On the same day that Gerrit Cole and Aroldis Chapman were named AL All-Stars, the Yankees pitchers imploded against the New York Mets, giving up a combined seven earned runs in a 10-5 loss to their Subway Series rivals.
After the game, manager Aaron Boone wouldn’t commit to longtime closer Chapman keeping the job. Here’s what he had to say when asked if he’d reevaluate Chapman’s role as Yankees closer:
Chapman’s status ‘something we’ll talk about’
“Yeah, we’ll continue to talk through that,” Boone said. “Obviously we’ve got another important one right now. That’ll be something that we talk, you know, after these games.”
When asked about a Chapman slider that Mets slugger Pete Alonso hit for a solo home run to tie the game at 5-5 in the decisive seventh inning, Boone said this:
“I don’t think that was the right spot for that,” Boone continued.
Another ugly line for Chapman
The home run was the first of three earned runs Chapman allowed in the seventh and final inning of the doubleheader game. He followed up the home run pitch by hitting Michael Conforto with a pitch and walking Jeff McNeil. That was the end of his day. Conforto and McNeil later scored on a Jose Peraza double off of Lucas Luetge as part of a six-run seventh inning for the Mets.
The meltdown was the latest disaster for Chapman, who now has a 22.24 ERA in his last nine appearances.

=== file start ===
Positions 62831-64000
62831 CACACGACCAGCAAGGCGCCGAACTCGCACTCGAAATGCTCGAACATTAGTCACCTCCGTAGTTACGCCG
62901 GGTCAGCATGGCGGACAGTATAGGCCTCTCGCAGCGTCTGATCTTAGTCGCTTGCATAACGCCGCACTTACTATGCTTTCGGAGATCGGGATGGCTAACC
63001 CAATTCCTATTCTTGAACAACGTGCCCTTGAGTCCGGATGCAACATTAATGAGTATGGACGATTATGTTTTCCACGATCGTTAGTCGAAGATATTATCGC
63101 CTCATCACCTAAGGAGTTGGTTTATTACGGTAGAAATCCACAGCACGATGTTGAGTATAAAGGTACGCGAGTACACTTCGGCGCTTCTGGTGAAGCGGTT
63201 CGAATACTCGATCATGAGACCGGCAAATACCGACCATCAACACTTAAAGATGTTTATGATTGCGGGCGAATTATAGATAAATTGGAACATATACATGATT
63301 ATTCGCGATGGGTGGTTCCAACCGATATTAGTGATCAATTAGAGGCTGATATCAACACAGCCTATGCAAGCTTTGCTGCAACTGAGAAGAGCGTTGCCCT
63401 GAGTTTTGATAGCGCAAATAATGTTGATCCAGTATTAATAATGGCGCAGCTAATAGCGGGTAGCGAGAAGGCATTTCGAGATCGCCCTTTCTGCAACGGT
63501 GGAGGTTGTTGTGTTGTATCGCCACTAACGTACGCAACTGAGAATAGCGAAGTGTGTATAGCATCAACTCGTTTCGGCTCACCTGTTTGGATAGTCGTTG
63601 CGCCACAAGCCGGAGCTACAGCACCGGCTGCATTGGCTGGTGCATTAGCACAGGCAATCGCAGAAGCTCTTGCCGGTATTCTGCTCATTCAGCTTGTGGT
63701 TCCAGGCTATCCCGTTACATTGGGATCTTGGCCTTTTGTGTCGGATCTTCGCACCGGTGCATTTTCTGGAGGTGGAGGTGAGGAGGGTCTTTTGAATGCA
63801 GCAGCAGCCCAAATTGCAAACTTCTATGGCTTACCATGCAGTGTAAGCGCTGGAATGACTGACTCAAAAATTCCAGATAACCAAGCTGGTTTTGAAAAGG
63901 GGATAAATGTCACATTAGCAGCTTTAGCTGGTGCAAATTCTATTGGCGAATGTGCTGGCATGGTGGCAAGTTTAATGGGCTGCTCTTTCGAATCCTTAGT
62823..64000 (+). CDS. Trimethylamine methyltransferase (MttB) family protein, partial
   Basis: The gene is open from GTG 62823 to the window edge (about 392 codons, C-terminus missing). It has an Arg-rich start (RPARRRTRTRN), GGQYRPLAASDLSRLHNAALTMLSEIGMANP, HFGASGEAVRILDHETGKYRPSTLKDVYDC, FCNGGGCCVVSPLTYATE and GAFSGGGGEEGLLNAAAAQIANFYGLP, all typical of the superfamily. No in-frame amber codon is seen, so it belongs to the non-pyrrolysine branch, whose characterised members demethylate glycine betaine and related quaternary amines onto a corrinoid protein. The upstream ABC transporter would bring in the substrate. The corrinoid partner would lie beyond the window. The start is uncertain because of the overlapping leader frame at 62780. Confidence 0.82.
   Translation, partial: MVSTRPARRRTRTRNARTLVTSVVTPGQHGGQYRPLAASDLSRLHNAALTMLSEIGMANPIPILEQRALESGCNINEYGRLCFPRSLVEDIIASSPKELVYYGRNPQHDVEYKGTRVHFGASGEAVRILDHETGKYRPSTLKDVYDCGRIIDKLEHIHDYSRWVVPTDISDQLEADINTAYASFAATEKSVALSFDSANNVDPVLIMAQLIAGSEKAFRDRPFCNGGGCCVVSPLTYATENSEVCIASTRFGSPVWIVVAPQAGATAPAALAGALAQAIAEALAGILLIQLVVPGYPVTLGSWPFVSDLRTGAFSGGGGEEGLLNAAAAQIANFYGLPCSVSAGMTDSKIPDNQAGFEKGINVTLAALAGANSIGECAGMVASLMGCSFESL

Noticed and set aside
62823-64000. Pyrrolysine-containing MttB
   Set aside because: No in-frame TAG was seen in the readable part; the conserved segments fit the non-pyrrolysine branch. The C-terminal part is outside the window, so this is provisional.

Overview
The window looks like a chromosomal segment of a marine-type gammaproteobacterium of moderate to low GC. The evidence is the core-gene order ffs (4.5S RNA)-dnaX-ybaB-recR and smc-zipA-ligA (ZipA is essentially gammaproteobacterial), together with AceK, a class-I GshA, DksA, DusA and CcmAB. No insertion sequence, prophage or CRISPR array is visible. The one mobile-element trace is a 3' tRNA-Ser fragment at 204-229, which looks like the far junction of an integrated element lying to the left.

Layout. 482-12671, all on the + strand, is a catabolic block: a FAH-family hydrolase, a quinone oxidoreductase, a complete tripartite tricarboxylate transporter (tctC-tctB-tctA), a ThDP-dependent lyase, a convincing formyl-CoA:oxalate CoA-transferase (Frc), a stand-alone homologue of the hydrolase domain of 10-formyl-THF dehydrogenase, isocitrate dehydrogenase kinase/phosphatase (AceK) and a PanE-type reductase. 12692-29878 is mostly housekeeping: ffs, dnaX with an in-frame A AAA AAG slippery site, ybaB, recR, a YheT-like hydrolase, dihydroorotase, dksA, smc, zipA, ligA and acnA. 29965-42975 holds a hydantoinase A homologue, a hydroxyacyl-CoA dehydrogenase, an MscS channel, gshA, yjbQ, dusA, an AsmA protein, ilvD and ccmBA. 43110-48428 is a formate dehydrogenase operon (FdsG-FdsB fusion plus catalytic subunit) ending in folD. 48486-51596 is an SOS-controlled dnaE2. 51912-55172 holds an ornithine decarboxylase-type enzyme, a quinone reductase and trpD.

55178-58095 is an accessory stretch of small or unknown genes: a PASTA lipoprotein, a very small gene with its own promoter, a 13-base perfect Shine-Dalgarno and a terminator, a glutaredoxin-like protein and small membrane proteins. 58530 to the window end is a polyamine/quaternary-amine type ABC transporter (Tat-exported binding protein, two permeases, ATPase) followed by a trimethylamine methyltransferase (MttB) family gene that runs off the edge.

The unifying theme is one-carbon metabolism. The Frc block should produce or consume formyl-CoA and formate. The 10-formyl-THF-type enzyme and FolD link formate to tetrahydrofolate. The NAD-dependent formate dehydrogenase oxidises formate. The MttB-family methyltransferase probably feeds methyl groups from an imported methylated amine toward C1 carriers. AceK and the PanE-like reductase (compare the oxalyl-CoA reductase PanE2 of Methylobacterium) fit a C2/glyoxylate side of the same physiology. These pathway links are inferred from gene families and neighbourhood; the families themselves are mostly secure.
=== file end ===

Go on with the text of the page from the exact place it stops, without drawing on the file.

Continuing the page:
This, after Chapman allowed just one unearned run in his first 18 innings this season.
Cole struggles again too
The day didn’t go any better for Cole, who — like Chapman — was booed off the mound after allowing four earned runs in 3.1 innings. The Yankees ace allowed six hits, walked three and gave up a home run to Dominic Smith. His only solace was that Chapman picked up the loss thanks to blowing the 5-4 seventh-inning lead.
Cole — also like Chapman — has struggled after a hot start with his ERA ballooning from 1.78 to 2.91 in six starts since June 3. MLB started its sticky-stuff crackdown on June 21, and both pitchers have struggled since.
Boone insisted last week that the crackdown and his team’s pitching struggles are unrelated.
“I think that it affects us less than probably most teams,” Boone said, per the New York Post. “I don’t see it as an overwhelming issue for our team.”
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